Greenwich High School Junior Christopher McDonnell said he didn’t walk out of school on Wednesday to make a statement about gun control.
Reached by phone, Christopher said he was scared as he walked into the brisk cold at 10:00am while about 2,700 other students crowded down the glass corridor toward the student center.
“I wondered, will security or police come get me?” he said, adding that as a junior he is not technically not allowed off campus. “When I stepped off school property to talk to Greenwich Time I was scared. But nothing happened.”
Asked why he walked out of school if not to make a statement about gun control, Christopher said he just didn’t think the school should be controlling the event.
Christopher, who described himself as a serious student who took 4 AP classes as a sophomore, said he had been talking about walk-outs and potential consequences with his mother, who is an assistant superintendent at a school district in New York.
“My heart was racing,” he said, even though there were no police or school security at the exit from science wing when he walked out.
Christopher said he and his friends had planned to walk out together, but his friends were intimidated by police and security at the exits. Also, he said his friends tried to text each other to coordinate their walk out, but bad cell phone service meant messages weren’t delivered until after the rally.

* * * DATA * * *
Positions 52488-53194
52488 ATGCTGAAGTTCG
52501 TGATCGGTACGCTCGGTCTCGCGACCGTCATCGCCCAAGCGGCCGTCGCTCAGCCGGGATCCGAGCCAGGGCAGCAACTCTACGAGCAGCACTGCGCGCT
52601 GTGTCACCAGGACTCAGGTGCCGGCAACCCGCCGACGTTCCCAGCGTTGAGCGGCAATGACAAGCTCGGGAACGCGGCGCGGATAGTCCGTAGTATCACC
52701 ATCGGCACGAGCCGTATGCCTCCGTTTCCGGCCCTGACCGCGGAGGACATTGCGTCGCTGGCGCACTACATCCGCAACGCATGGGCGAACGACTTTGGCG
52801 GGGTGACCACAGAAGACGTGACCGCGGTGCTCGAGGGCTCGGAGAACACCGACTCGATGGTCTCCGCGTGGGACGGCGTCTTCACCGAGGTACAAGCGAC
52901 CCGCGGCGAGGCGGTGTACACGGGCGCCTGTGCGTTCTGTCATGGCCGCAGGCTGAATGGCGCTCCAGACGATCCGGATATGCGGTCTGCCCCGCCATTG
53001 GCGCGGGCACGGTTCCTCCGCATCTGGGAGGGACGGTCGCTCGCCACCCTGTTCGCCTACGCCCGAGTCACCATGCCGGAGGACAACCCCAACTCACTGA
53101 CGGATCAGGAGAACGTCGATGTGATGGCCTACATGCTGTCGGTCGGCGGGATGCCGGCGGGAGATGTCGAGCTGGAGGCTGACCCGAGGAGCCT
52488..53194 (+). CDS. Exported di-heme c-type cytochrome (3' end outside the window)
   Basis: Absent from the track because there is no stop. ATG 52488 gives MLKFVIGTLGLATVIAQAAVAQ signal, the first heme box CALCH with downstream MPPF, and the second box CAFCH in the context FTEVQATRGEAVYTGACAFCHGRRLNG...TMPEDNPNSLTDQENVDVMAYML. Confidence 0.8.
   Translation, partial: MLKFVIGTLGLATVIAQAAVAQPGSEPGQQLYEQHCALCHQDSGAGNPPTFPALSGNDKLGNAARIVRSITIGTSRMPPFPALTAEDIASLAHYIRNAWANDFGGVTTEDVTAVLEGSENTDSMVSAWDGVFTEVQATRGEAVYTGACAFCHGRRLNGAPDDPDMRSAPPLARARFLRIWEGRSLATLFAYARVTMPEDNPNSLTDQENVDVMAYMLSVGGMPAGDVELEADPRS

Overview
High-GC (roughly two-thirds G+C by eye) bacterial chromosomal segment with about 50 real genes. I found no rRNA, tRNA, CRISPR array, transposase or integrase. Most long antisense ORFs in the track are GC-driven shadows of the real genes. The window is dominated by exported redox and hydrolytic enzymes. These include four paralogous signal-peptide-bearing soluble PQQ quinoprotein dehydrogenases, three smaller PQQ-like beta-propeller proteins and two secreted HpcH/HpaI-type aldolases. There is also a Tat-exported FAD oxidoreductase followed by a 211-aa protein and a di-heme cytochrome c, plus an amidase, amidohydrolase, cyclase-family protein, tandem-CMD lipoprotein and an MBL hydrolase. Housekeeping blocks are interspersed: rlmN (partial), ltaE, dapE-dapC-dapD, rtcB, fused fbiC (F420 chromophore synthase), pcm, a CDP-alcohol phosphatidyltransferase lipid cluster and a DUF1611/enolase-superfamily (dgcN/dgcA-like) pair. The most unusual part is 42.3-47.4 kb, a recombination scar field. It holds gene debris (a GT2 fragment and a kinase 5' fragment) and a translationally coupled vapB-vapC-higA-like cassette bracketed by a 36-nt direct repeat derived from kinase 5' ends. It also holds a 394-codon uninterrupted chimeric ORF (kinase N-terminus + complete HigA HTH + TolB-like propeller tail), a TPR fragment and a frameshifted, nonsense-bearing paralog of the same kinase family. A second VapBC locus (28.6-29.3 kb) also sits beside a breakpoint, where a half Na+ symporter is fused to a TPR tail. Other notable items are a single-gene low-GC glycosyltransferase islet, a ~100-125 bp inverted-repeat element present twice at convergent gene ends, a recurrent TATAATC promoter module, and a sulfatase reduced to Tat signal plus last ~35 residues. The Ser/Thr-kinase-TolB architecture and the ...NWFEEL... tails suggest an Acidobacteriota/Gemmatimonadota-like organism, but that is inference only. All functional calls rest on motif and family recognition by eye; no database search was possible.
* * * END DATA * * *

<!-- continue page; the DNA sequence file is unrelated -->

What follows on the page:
“Their presence was intimidating, intentionally or not,” Christopher said of police and security guards.
Christopher said he first learned the student led “unity rally” would be organized by student government when it popped up on Cardinal News. “Initially we all thought, that will be lame and not be a thing,” he explained. “We knew there were compromises going to be made.”
Christopher said none of the five speakers at the rally mentioned the word gun control.
“I’m sure they wanted to, but all that passion was stripped out because they were doing this as representatives of the school’s interest,” Christopher said. “There’s a place and time for that, but not this time.”
Christopher said the incident was reminiscent of last May’s student government elections when George Brulaj was disqualified in the race for student government president against Greg Goldstein.
“They kicked one guy off the ballot for going off script,” Christopher recalled. “It was a perfectly fine speech, and I had that in the back of my mind. Every word was vetted by the school. That meant they weren’t going to say what they wanted to say. I thought they were doing it for a press show and that’s why I was surprised the press was banned.”
Another aspect of the rally that puzzled Christopher was its 10:00am start time, to be coordinated with walk outs across the country, because that was not the original plan.
He said that on March 9, GHS students received an event schedule with the rally scheduled from 10:13 am to 10:30 am. (Wednesday March 14 was a half day). Four days later, students received a revised schedule that showed the rally starting at 10:00 am.